Newspaper of Burlington Free Press, April 19, 1844, Page 1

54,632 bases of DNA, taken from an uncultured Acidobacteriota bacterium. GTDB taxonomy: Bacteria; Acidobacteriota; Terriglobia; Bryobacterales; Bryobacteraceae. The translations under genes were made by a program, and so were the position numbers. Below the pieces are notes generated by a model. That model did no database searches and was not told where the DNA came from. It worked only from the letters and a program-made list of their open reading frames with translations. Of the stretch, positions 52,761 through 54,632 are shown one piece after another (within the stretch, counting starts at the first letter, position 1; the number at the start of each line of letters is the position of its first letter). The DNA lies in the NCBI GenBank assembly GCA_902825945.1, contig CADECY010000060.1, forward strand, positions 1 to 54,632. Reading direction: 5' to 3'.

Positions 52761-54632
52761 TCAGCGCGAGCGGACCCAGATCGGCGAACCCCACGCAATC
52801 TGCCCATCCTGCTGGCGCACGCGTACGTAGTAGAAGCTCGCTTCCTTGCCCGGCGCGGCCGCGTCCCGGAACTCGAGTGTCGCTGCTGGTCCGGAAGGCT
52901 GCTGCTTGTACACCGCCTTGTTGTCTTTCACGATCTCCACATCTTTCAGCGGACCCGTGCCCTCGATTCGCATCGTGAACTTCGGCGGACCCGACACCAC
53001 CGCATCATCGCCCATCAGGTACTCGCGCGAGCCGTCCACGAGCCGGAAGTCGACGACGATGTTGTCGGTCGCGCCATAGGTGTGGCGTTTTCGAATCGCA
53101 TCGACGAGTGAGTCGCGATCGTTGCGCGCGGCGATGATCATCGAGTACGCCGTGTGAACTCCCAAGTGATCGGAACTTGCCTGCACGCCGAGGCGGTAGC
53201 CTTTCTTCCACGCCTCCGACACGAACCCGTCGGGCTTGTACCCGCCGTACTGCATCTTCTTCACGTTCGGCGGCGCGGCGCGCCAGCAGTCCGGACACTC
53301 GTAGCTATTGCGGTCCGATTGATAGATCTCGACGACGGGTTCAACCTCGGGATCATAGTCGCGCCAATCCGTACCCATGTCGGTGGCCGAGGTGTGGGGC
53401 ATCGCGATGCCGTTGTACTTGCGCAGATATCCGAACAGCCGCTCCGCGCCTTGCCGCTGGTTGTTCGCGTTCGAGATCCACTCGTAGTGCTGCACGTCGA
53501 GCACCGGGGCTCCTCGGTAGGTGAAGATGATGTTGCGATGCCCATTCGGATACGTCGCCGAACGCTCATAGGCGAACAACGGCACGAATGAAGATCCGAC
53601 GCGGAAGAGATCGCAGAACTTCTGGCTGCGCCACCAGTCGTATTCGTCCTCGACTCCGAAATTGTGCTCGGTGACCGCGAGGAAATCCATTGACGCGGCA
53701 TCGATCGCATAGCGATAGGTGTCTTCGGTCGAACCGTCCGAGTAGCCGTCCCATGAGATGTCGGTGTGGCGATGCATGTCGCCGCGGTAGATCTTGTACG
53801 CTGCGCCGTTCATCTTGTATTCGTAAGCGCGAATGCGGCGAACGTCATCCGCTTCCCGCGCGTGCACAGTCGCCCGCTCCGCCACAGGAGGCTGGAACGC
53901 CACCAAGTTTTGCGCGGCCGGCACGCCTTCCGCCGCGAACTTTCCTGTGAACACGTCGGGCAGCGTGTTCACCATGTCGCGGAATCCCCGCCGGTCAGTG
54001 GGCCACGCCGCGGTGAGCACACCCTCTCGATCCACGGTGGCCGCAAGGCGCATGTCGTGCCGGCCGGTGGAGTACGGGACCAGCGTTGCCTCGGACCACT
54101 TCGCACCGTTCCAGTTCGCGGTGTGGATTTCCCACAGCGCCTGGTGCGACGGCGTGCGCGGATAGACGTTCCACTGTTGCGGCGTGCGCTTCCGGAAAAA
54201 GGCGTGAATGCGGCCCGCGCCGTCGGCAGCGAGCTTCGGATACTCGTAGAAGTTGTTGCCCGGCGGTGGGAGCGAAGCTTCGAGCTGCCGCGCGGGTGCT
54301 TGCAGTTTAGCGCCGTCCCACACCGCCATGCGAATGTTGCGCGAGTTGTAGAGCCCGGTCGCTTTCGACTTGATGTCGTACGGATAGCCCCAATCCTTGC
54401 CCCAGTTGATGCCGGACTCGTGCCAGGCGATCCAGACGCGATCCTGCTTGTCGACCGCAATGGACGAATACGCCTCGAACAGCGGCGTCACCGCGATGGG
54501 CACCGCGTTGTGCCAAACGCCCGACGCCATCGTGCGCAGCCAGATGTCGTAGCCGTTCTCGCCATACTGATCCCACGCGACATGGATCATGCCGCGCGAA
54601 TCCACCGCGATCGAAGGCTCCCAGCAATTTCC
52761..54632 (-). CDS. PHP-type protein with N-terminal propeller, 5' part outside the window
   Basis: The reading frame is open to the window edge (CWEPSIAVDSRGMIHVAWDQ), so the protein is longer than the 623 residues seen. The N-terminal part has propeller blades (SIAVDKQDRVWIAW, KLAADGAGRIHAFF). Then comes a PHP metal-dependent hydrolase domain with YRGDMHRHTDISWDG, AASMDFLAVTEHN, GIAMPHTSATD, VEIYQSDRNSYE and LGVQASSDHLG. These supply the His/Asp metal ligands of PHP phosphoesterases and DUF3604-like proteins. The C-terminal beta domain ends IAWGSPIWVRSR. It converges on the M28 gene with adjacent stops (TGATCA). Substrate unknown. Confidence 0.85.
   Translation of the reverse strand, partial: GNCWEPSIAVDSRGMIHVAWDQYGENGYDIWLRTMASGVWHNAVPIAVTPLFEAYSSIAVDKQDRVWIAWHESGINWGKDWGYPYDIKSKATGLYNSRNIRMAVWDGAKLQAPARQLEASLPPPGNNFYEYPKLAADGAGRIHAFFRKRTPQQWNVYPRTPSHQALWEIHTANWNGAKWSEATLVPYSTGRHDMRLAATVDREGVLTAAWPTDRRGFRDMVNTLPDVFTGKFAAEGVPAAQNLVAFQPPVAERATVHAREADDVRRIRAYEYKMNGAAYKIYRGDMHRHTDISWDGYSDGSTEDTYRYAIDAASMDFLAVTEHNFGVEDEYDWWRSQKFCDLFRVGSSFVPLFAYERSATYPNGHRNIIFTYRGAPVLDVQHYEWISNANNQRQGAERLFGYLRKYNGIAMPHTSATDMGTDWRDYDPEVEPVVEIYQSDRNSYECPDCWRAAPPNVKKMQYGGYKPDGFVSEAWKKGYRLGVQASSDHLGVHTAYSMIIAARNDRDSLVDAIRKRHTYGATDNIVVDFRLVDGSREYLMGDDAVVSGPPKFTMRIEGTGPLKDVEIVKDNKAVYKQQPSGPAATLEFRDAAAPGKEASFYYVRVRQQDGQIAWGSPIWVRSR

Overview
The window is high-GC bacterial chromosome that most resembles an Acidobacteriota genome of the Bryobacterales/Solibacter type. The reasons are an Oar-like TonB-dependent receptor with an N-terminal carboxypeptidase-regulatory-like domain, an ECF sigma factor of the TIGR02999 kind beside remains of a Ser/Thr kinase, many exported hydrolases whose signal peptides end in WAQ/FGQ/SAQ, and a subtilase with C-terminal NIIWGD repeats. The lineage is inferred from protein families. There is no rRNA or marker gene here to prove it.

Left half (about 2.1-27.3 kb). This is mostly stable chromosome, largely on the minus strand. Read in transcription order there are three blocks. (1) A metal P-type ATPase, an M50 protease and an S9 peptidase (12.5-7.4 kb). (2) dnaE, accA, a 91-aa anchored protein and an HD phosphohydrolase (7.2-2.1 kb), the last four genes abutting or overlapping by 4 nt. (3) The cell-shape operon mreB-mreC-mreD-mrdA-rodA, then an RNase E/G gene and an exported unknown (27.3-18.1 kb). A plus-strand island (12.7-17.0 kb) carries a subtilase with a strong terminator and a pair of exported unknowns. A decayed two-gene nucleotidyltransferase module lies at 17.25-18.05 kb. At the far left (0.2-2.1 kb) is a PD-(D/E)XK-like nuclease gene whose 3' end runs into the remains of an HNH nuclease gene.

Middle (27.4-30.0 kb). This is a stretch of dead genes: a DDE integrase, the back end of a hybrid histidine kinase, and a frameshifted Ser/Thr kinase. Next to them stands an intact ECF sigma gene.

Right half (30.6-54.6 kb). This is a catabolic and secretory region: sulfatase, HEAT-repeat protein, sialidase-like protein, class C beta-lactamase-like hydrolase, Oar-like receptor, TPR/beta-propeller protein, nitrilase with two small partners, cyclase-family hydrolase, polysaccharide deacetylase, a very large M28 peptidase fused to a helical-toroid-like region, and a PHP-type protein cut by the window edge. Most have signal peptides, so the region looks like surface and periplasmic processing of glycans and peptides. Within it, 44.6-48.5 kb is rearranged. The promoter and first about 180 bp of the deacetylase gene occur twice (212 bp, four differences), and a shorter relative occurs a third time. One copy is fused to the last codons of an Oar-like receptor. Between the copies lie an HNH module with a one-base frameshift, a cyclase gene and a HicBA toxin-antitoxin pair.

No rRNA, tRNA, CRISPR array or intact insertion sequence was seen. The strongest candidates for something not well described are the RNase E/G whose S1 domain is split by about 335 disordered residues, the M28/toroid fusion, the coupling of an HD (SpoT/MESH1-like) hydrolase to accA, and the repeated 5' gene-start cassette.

Newspaper of Burlington Free Press dated April 19, 1844 Page 1